Connecting 2 Backend Systems, Part Two: Trusted Relationship
This is a blog series in three parts::
Users want single sign-on. ie They want to simply log on once, then consume applications, regardless of which system these come from, without having to enter their password more than once. Setting up the trusted relationship enables you to set up single sign-on for users.
Before you start: Make sure you have completed Connecting 2 Backend Systems, Part One: RFC Connections
From that blog, note down the name of the RFC destination (ABAP connection, type 3 is fine).
Before you create the trusted relationship, you need to assign your user to a role. This role contains the authorization profile, which in turn specifies: system ID, client, user, and optionally a transaction.
The trusted relationship you then create specifies the RFC destination (from part one, which in turn specifies connection type, IP address, client) and user.
The whole setup looks a bit like this:
Before you start:
- Make sure you have completed Connecting 2 Backend Systems, Part One: RFC Connections. From that blog, note down the name of the RFC destination (ABAP connection, type 3).
- Make sure you have 2 identically-named users, one in each system, ERP and CRM. Check that they are both OK, by logging on to each system in turn.
1. Creating an authorization role and profile (in PFCG)
Start in the calling system - that is, the CRM system (M20 in this blog)
- Open the transaction Roles (PFCG) and create a role. I called mine ZJP_TRUST.
- On the Authorizations tab, click the icon beside Profile Name (tooltip = Propose Profile Names):
The system automatically generates a profile name:
3. Choose Save.
4. Once the profile is created, choose Change Authorization Data. (You don't need a template).
5. Add a new profile, by choosing from the toolbar, then enter the authorization object S_RFCACL.
6. Drill down, then enter the following:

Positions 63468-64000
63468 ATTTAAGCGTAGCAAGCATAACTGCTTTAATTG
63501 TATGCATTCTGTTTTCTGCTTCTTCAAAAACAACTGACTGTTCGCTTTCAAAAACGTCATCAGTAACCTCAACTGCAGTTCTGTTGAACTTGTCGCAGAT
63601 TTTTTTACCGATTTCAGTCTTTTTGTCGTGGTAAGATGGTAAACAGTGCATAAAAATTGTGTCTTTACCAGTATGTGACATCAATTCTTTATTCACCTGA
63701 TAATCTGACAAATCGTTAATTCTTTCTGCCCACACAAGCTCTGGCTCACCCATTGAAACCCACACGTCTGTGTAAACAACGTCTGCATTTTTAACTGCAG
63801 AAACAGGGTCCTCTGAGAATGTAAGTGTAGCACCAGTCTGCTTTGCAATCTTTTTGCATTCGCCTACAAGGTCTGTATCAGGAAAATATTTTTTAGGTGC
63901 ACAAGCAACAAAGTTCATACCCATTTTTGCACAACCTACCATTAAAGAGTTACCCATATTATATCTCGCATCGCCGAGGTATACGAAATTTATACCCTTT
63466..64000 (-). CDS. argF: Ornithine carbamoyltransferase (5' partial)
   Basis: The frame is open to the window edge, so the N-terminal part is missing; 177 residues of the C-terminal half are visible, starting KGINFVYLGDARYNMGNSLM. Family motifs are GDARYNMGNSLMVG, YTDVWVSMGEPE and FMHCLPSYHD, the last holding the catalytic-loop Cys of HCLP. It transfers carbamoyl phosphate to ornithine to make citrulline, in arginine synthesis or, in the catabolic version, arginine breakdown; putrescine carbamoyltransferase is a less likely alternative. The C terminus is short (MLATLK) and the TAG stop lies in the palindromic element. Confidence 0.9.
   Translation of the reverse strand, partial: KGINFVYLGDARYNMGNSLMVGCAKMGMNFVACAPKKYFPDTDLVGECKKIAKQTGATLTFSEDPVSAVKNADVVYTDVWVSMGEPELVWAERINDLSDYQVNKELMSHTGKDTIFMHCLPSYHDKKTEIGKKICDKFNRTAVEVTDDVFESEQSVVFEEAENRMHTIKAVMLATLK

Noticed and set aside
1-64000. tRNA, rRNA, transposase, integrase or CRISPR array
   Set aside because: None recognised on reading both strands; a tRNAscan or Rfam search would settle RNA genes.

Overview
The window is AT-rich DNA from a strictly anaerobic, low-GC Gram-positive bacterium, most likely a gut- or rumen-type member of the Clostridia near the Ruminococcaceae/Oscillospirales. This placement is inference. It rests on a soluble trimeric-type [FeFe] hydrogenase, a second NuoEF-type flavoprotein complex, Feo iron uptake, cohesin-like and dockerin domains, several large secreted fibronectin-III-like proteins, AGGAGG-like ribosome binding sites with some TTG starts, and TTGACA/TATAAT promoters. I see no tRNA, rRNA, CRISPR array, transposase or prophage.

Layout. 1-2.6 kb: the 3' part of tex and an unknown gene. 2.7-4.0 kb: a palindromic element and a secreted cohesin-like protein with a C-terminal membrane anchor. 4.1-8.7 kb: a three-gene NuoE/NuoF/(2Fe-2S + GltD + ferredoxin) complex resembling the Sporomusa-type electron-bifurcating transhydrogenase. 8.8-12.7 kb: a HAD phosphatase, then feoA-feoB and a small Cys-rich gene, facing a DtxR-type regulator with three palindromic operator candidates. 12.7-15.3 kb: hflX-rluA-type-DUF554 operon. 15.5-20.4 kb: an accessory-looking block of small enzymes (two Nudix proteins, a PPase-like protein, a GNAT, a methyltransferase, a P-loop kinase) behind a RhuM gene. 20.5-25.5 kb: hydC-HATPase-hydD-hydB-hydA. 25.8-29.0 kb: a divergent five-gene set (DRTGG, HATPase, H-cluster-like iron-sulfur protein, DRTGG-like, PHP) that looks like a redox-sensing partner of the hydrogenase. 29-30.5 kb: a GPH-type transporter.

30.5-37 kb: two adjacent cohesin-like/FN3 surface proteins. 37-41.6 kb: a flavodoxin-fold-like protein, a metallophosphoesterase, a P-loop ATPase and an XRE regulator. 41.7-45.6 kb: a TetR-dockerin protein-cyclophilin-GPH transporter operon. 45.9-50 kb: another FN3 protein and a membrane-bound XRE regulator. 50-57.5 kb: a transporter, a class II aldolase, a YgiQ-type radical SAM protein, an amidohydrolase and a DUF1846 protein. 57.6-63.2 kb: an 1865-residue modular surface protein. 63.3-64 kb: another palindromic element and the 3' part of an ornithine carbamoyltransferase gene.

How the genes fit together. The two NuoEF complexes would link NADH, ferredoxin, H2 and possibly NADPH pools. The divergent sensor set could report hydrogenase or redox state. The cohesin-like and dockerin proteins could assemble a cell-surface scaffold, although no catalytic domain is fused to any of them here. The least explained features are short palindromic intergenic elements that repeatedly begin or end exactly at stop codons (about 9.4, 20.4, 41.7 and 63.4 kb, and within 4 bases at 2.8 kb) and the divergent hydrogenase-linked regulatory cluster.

7. Choose Generate (also from the toolbar) and save your changes. (If necessary, choose Generate again from the dialog that appears).
8. Now switch to the user tab.
9. Add your user to the role and do a user comparison.
10. Save your changes.
2. Creating a Trusted-Trusting Connection (in SMT1)
- Still in the CRM System, M20, open the transaction Trusted-Trusting Connections, (SMT1).
- Choose Create from the lower toolbar.
- Work through the wizard:
- Enter the RFC Destination that you created in Connecting 2 Backend Systems, Part One: RFC Connections (connection type = ABAP, type 3).
- Log on to the ERP System, M10, by entering your user and password. The system will then log on to our ERP System, M10, and create a relationship from M10 to M20.
- Display Information: All the necessary information, such as the application server name and the security key is supplied automatically.
- Configuration (optional): You can specify a validity period or a specific transaction.
Finish: When you press this pushbutton in the last dialog box, the trust relationship is set up and can be used.
- Save your changes and log off from M20.
3. In the ERP System: Creating a Trusted-Trusting Connection (in SMT2)
- Log on to the ERP System, M10 - using the same user to which you added the authorization role in Step 1 of this tutorial.
- Open the transaction Trusted-Trusting Connections, SMT2.
- Switch to the tab Systems that trust current system.
- Select the CRM System, M20 and check its status, by choosingSingle Status.
- The status should turn green.
- Now test the connection:
- Double-click the system M20
- Choose Transaction Call.
- Enter any transaction for which you are authorized, eg SE80. (Optional: Choose New Session = Yes).
The CRM System, M20, should open in a new NWBC shell.
OK, you are nearly finished. You just need to do Connecting 2 Backend Systems, Part Three: Single Sign-On, which doesn't take long.
For more information, eg troubleshooting your connections, the following may help: